DENVER — After hours of public comment, the Denver Public Schools (DPS) Board of Education passed a controversial executive limitation policy with a 5-2 vote on Thursday night. The policy has some Innovation Schools concerned about what it means for their autonomy.
An Innovation School can be waived from certain requirements in state law and collective bargaining agreements, in order for more managerial flexibility and the chance to create diverse approaches to learning.
According to the district's website, there have always been certain district policies that cannot be waived with an Innovation School's plan. Now, the superintendent will not recommend for approval plans that waive provisions of the Denver Classroom Teachers Association's (DCTA) collective bargaining agreement or the Teacher Employment Compensation and Dismissal Act.
“This executive limitation is around teacher rights and protections for all teachers across the district," said Xochitl 'Sochi' Gaytan, the President of the Board of Education, and one of the 'yes' votes on Thursday night. “We're saying, when your Innovation School leaders work through their renewal plans, know that we value teacher rights and protections."
The Board of Education said this proposal originated after many conversations with teachers over the past two years. The goal is to end inconsistent employment procedures and limit compensation decisions, like how bonuses can be used.
“This does not take away the creativity and the innovation that Innovation Schools have the flexibility to do in their schools," said Gaytan.
However, those with the Denver Green School are nervous about what the policy change will mean for their campus.
“The board isn't 100% sure of how it's going to affect us, and there could be lots of unintended consequences," said one of the Lead Partners of the Denver Green School, Frank Coyne. “Our shared leadership model might not be able to exist anymore. Having a different compensation philosophy might not be able to exist. Being able to have teachers have a separate professional development calendar for them might not be able to exist.”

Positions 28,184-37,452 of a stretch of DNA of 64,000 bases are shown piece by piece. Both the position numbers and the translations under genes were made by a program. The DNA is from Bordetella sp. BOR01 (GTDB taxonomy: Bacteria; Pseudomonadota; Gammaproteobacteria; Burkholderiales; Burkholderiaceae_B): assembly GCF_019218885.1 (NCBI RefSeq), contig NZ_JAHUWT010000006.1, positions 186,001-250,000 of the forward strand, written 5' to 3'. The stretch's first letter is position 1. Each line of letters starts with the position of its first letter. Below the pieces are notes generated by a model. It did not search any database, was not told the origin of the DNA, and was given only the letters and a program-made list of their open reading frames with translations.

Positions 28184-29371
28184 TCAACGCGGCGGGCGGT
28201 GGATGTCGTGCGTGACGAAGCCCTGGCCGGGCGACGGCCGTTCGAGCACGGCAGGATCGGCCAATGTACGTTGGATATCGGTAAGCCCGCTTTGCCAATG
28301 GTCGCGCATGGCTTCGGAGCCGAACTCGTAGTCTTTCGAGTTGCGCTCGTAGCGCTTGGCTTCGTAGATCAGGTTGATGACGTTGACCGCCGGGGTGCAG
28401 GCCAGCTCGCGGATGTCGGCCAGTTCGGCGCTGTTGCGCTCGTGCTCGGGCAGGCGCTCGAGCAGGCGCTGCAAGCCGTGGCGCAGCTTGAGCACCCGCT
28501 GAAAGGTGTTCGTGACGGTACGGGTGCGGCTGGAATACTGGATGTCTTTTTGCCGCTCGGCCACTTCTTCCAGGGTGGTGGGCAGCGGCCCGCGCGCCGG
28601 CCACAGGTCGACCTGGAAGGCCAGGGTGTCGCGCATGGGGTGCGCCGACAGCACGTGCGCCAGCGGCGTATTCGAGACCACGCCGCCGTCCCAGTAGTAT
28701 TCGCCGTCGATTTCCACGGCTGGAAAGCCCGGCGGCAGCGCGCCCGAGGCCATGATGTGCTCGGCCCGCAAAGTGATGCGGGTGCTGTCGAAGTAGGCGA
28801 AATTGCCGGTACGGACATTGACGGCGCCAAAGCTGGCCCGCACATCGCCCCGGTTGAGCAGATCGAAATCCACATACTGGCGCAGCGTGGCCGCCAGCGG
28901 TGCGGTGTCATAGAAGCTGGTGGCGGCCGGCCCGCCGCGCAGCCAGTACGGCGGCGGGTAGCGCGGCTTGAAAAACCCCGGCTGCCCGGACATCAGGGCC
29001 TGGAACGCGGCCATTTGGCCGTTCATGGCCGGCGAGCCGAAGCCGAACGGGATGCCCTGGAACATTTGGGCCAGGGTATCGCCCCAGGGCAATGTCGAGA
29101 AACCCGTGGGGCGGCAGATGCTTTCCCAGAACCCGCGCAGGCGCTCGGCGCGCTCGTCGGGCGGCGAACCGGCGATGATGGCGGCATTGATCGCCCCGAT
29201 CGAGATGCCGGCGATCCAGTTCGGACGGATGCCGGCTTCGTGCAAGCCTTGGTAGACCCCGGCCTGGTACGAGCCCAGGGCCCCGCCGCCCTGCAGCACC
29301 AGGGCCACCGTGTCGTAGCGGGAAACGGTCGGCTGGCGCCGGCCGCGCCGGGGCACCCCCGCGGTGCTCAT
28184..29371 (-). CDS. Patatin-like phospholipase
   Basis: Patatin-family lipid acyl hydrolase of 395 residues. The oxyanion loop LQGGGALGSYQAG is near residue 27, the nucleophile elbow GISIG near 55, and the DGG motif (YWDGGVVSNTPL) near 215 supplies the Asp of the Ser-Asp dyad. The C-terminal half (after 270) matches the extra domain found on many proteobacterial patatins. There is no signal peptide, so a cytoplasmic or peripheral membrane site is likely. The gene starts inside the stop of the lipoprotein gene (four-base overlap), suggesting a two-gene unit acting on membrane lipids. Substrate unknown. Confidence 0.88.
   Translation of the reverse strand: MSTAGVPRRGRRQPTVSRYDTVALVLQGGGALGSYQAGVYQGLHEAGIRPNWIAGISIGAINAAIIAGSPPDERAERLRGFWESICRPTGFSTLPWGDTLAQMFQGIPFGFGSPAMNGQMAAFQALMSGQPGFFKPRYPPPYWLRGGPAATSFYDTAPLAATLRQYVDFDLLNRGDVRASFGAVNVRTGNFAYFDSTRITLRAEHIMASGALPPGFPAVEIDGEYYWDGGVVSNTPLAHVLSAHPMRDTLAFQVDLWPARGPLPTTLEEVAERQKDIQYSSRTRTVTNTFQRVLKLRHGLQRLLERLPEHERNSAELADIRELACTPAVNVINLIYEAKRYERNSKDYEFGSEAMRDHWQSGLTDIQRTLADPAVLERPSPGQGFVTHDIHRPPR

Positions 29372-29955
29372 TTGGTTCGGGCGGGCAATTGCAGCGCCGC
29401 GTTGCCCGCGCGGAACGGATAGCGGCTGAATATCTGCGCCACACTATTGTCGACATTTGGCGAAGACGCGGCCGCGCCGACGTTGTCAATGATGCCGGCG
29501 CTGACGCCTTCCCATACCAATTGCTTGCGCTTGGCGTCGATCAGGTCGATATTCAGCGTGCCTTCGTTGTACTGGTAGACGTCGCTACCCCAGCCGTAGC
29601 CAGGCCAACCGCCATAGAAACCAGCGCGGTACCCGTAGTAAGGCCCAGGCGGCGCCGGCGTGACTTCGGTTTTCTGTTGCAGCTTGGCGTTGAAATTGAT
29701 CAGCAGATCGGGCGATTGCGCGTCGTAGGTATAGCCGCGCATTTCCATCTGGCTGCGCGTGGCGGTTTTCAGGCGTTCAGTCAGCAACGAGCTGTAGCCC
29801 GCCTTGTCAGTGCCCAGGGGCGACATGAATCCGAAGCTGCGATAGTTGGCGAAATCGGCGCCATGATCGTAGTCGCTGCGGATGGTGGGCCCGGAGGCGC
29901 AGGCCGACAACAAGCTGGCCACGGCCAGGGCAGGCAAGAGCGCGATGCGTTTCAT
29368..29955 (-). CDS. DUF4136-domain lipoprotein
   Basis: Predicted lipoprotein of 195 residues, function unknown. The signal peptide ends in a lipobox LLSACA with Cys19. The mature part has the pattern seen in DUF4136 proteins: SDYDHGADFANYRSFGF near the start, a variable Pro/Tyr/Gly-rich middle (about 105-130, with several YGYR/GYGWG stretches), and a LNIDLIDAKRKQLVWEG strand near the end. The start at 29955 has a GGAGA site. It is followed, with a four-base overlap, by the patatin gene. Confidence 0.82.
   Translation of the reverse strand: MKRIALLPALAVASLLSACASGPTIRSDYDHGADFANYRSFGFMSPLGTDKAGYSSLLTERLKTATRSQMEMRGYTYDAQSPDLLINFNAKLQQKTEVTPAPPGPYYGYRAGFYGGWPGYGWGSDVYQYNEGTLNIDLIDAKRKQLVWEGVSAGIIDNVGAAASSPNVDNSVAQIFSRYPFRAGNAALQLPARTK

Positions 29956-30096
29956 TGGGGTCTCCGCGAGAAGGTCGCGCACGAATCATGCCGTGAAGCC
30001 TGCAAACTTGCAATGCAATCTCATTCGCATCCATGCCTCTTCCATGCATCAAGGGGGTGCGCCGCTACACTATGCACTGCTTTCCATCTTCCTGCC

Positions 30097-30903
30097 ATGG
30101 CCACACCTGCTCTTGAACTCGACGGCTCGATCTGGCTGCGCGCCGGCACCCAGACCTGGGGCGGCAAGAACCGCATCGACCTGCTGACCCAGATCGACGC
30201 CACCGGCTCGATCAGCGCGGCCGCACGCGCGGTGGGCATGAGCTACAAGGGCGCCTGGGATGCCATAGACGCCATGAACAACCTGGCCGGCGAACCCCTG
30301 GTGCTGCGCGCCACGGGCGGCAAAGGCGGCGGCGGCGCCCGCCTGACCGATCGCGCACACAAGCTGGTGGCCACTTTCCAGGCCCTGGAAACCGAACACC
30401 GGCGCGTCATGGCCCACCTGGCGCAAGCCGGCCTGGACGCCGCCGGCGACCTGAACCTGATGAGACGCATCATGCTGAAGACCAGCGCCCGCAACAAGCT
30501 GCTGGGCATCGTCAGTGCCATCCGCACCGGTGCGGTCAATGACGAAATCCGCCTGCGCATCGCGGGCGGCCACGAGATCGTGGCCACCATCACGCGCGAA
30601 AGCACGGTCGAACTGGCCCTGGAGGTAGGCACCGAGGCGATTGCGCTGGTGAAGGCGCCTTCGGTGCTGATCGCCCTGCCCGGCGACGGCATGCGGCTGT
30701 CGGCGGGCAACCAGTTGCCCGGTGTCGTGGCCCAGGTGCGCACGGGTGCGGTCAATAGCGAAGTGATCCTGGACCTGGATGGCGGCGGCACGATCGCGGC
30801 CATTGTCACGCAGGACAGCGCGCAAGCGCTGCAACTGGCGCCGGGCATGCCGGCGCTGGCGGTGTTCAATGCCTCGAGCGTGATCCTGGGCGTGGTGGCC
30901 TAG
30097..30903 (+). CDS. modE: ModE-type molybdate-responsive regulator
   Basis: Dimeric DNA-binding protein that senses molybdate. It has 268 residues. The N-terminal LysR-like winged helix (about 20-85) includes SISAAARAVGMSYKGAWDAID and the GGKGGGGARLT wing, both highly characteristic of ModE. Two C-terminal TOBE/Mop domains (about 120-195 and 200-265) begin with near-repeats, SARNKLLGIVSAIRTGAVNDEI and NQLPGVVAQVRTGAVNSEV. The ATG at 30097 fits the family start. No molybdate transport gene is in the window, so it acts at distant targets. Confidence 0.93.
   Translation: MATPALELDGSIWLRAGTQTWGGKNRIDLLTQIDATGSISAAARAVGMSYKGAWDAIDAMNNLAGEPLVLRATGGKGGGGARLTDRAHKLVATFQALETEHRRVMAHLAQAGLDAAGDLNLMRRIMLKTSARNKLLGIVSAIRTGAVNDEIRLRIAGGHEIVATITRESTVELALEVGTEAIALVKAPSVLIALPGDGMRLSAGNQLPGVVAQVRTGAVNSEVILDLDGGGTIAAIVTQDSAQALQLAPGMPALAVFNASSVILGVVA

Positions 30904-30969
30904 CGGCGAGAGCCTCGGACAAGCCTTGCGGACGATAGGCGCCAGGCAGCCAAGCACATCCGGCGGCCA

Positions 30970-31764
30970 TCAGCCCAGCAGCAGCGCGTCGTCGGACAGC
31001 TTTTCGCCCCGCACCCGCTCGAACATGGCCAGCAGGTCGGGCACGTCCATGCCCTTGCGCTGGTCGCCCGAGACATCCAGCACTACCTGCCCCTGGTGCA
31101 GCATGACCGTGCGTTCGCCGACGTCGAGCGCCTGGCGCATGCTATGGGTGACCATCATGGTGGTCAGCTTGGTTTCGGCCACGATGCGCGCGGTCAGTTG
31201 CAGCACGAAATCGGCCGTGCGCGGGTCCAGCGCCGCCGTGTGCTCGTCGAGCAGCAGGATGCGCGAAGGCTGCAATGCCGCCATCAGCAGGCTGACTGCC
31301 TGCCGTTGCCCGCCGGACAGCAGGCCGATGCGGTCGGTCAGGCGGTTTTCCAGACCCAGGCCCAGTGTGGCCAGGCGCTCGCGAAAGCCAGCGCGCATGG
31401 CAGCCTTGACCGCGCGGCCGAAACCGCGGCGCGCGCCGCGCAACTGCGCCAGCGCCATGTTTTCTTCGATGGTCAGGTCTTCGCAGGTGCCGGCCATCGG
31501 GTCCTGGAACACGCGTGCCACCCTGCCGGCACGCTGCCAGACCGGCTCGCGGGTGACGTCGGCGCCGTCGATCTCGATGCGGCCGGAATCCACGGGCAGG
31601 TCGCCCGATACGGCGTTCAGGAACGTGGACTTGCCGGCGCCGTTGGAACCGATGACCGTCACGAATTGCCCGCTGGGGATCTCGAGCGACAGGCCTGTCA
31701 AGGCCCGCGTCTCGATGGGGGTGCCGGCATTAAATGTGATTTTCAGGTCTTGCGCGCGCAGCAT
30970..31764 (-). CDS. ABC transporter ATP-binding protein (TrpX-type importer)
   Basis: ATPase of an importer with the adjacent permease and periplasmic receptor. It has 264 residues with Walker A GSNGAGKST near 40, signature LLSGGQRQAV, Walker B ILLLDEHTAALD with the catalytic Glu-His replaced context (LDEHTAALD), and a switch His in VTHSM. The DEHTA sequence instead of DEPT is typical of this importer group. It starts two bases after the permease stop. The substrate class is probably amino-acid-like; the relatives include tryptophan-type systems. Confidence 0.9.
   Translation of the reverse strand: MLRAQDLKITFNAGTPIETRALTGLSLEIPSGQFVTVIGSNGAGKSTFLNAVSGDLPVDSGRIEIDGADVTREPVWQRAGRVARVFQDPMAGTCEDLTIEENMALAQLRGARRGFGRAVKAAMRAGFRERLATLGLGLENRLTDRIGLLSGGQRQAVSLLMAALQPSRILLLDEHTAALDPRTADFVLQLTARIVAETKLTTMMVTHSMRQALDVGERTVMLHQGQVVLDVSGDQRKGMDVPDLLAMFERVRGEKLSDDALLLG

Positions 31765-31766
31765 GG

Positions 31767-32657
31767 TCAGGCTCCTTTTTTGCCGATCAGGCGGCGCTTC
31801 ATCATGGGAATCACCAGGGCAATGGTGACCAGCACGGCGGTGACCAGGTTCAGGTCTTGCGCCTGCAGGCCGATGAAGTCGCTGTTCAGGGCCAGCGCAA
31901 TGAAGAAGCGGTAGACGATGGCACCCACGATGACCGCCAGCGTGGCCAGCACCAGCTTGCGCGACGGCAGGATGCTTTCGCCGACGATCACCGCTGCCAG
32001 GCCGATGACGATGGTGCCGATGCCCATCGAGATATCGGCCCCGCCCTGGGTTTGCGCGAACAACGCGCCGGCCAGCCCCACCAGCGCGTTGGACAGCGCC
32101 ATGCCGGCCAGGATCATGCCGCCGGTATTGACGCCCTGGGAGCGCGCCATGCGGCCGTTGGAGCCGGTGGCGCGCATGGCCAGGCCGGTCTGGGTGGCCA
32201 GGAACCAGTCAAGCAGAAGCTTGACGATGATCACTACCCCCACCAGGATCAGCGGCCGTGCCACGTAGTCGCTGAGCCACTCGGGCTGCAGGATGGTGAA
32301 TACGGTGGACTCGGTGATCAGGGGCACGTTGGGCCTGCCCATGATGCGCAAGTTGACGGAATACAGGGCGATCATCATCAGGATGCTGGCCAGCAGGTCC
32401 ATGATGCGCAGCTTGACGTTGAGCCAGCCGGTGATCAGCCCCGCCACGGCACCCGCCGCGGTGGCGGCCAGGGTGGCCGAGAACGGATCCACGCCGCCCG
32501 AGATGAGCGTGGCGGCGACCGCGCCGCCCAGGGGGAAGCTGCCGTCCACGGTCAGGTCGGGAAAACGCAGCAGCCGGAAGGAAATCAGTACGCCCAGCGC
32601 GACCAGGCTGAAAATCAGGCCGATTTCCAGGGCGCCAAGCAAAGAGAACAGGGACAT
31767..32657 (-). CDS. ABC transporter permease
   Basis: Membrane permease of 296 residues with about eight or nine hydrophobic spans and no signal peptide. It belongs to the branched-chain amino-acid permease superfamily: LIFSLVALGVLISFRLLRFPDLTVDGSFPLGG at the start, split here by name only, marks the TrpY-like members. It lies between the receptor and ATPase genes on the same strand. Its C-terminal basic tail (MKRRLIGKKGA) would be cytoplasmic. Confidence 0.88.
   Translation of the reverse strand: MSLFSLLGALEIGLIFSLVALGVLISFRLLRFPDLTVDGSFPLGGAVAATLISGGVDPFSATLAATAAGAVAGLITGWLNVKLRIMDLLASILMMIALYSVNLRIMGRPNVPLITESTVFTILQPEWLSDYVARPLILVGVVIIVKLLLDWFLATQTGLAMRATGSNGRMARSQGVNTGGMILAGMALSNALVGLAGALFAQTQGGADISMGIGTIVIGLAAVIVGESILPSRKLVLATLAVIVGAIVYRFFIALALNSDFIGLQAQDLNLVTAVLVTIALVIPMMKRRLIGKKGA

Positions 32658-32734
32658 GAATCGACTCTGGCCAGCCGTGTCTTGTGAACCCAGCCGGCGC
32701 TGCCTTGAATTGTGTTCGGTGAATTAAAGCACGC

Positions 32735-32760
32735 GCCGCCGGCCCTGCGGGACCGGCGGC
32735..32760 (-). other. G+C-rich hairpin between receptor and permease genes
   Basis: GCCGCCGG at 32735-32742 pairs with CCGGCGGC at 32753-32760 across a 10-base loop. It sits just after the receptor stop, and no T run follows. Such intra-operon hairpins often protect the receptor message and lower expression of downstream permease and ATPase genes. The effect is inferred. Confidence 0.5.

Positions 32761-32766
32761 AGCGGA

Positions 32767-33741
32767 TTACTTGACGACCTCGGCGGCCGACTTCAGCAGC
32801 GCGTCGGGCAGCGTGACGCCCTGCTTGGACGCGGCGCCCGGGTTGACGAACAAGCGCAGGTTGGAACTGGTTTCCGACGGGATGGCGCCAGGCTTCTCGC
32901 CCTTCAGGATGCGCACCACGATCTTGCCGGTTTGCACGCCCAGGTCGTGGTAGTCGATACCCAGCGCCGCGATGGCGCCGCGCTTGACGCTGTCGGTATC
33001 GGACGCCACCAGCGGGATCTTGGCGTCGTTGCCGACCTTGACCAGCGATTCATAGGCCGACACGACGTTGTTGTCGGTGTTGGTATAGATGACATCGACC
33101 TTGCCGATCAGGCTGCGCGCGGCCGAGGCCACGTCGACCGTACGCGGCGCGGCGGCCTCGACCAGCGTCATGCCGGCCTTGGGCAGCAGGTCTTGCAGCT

Coyne said there may have been a few Innovation Schools that did not treat teachers properly, but it was not the majority.
"To say that all 52 innovation schools have to be limited in their flexibilities, rather than dealing with a couple of situations individually, I felt like was the wrong approach," Coyne said. “It's just unfortunate that teacher rights have become the rallying cry. Innovation Schools are pro-teacher and pro-teacher rights.”
Amanda Knezovich is a math interventionist at the Denver Green School. She came to the Denver Green School after leaving a traditional school model, and feels she found her home at the Innovation School.
"Ever since I've been here, I just feel empowered to make my own decisions. And know that I'm always backed up by my leaders and my colleagues," Knezovich said. “I'm just scared that our flexibilities in our model, and the things that make the Denver Green School special, are going to be taken away."
At another Innovation School, Christina Medina disagrees. She was excited to see the Board of Education pass the executive limitation policy on Thursday night.
“I'm sad that the misconceptions were so loud, and so apparent, especially in a few schools," said Medina, who is a second grade teacher at McGlone Academy. “What it actually does is ensure that classroom teachers have a voice in those decision-making processes.”
Medina said the passage of the new policy is motivation for her to continue working at McGlone Academy. While she loves her students and her job, she has struggled with the top-down model at the school.
“There's been instances where I've thought, I don't know how much longer I can stay at the school, where I love my students, where I love the community, because not having a say or not having a system for all teachers to have a voice, feels wrong," Medina said. “But this is setting a minimum standard to ensure that teachers have a voice and we have agency."
In the DPS system, there are more than 50 Innovation Schools serving around a quarter of all students in the district.